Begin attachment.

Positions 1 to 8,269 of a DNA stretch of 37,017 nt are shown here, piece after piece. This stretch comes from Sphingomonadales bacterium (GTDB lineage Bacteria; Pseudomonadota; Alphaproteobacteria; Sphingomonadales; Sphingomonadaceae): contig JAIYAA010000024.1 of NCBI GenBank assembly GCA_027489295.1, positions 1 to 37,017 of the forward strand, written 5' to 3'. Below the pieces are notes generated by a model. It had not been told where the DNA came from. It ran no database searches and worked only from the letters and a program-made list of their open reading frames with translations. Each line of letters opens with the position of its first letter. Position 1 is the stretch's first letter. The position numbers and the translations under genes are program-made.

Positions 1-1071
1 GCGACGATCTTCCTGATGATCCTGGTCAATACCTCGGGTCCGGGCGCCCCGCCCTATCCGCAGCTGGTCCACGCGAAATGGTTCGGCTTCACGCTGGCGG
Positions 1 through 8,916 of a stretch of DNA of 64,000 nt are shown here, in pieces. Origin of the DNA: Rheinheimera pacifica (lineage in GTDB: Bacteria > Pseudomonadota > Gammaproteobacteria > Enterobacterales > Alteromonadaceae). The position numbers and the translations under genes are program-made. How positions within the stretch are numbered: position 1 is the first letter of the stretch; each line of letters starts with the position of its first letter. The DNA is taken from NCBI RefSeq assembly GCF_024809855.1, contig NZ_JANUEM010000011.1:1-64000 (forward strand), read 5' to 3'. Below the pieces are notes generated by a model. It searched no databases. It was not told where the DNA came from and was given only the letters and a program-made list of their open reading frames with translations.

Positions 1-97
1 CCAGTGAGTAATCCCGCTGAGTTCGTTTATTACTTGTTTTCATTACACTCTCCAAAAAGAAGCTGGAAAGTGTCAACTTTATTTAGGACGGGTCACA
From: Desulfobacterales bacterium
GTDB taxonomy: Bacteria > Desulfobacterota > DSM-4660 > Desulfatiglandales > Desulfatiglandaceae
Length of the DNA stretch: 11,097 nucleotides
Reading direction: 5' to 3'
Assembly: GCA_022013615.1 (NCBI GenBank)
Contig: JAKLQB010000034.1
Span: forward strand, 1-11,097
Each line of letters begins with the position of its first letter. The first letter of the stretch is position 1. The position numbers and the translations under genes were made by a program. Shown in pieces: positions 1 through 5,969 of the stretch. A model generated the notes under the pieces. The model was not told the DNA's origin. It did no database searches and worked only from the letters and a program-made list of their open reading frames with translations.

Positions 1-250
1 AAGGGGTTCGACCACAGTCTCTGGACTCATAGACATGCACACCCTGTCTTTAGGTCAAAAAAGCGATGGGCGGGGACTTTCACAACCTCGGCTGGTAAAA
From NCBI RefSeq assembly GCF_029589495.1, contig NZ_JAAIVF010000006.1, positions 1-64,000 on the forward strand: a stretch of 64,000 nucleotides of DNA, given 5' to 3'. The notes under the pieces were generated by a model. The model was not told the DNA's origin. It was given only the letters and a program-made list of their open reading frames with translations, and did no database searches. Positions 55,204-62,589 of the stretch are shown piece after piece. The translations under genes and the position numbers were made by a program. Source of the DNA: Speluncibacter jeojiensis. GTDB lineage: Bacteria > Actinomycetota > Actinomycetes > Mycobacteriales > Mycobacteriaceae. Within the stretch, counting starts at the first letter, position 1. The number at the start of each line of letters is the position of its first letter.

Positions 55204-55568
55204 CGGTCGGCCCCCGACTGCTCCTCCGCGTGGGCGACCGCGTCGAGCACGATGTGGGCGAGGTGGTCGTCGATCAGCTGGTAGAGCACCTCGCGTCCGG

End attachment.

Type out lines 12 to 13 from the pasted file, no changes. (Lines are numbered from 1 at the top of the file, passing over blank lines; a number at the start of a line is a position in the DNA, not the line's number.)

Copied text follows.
Contig: JAKLQB010000034.1
Span: forward strand, 1-11,097